Mysterious Star Baffles Scientists, Resurrects Alien Debate

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Andrew Follett Energy and Science Reporter
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The dimming of a sun 1,276 light years away from Earth has once again sparked a debate over whether or not aliens could be responsible for its strange behavior.

Telescope operators around the world reported that the star, classified as KIC 8462852, began spontaneously dimming Thursday night, suggesting that dense formations were orbiting the star and blocking its light. The dimming has continued, baffling astrophysicists.

This is the first time scientists have been able to witness the star dimming live from multiple telescopes around the world.

Scientists say that the dense formations responsible for the dimming appear to be similar to “Dyson Spheres,” — hypothetical, energy-harvesting “megastructures” built by alien civilizations. The formations may not be natural in origin because the size of the orbiting object isn’t consistent with the star’s age or the amount of dimming.

Scientists have wondered about the existence of Dyson Spheres since the 1960s, suggesting they could be a potential solution to energy problems faced by an ancient civilization. Search for Extraterrestrial Intelligence scientists have long argued that humans could detect distant alien civilizations by looking for technological artifacts, like Dyson Spheres, orbiting other stars.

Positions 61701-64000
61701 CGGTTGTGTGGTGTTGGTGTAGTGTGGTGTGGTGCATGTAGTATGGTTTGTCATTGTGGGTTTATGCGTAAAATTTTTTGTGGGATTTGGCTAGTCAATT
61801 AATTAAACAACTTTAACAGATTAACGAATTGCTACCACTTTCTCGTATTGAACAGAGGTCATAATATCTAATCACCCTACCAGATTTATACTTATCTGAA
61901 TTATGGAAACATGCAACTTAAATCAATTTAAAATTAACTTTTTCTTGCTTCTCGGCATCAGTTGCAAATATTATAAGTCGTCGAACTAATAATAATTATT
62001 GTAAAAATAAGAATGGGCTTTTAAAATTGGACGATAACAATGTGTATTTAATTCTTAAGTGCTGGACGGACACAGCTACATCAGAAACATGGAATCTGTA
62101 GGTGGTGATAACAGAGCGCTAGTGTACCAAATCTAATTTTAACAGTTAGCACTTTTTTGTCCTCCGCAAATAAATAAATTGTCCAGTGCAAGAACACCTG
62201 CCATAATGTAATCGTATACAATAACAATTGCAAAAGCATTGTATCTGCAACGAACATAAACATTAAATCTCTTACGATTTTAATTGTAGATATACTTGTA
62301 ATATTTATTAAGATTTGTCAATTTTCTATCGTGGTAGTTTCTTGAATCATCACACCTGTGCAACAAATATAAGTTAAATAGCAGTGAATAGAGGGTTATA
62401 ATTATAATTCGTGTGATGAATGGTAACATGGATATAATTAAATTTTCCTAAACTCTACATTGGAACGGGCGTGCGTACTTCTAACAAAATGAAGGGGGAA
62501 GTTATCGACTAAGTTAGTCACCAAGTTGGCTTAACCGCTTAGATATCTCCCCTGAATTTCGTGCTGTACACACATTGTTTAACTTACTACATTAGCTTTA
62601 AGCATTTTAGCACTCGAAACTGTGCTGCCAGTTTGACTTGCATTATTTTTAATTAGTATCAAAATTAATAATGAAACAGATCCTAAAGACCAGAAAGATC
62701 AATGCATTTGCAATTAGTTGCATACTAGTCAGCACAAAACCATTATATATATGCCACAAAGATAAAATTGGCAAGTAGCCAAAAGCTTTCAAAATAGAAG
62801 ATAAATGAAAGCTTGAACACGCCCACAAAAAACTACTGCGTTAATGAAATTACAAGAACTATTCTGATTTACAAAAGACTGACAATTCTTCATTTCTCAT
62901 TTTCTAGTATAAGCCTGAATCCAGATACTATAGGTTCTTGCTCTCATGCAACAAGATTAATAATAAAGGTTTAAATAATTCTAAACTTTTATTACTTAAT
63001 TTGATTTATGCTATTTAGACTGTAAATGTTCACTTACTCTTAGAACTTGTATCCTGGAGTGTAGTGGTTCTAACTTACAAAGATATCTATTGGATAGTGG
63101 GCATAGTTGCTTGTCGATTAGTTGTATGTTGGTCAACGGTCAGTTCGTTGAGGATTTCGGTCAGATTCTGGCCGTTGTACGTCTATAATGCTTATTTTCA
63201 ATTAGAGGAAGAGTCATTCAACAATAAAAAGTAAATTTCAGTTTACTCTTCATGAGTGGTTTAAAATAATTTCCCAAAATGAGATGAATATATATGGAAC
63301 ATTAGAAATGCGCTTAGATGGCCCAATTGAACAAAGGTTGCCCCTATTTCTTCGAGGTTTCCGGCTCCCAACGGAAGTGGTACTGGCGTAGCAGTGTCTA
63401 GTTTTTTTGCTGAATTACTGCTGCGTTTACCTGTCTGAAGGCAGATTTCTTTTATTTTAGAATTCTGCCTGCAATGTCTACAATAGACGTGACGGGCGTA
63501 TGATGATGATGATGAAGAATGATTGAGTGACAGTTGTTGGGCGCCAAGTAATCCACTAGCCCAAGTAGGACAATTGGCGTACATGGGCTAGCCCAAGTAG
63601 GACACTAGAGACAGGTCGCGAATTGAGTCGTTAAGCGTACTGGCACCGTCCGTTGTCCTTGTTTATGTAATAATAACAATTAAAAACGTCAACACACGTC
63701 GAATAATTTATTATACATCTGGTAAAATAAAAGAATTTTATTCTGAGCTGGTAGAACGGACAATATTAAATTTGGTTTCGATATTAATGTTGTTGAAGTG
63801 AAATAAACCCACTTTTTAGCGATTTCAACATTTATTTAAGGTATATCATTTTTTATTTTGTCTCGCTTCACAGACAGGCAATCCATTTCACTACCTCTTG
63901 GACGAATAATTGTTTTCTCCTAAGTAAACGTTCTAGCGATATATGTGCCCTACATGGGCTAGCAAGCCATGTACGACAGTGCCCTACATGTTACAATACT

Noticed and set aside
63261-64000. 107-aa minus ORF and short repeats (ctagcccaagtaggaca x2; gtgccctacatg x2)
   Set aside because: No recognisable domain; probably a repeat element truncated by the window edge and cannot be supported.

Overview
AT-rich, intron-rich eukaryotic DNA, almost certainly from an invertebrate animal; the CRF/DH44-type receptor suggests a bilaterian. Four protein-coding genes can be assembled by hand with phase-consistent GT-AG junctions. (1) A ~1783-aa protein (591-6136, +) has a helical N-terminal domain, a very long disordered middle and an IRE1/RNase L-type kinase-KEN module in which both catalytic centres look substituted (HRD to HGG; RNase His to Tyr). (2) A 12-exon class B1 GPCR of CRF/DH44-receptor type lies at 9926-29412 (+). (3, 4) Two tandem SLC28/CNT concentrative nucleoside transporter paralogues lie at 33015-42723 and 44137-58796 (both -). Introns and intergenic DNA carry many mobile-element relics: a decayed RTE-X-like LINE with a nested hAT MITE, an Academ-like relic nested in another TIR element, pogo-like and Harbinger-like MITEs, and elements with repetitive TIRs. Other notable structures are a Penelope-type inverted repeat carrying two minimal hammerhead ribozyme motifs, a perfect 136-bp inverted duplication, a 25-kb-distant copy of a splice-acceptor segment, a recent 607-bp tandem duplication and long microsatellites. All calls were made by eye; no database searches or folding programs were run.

The star KIC 8462852 dimmed by roughly 22 percent in 2013, but scientists didn’t study the event very closely. In comparison, if a planet the size of Jupiter passed in front of our own star, an observer would see just a 3 percent reduction of light.

“We spent a long time trying to convince ourselves this wasn’t real. We just weren’t able to,” Ben Montet, a Caltech astronomer who co-authored a study on the star, told Gizmodo. “None of the considered phenomena can alone explain the observations.”

So far, astronomers haven’t agreed on a good single natural explanation for the star’s unusual behavior. Astronomers examined 500 other stars in the vicinity of KIC 8462852, and saw nothing else like it.

Recent research debunked several other possible explanations for the star’s behavior. The best natural explanation for the dimming is that a belt of 648,000 giant comets all aligned to pass in front of the star. The chances of such a formation existing are so low, however, that the scenario is essentially impossible.

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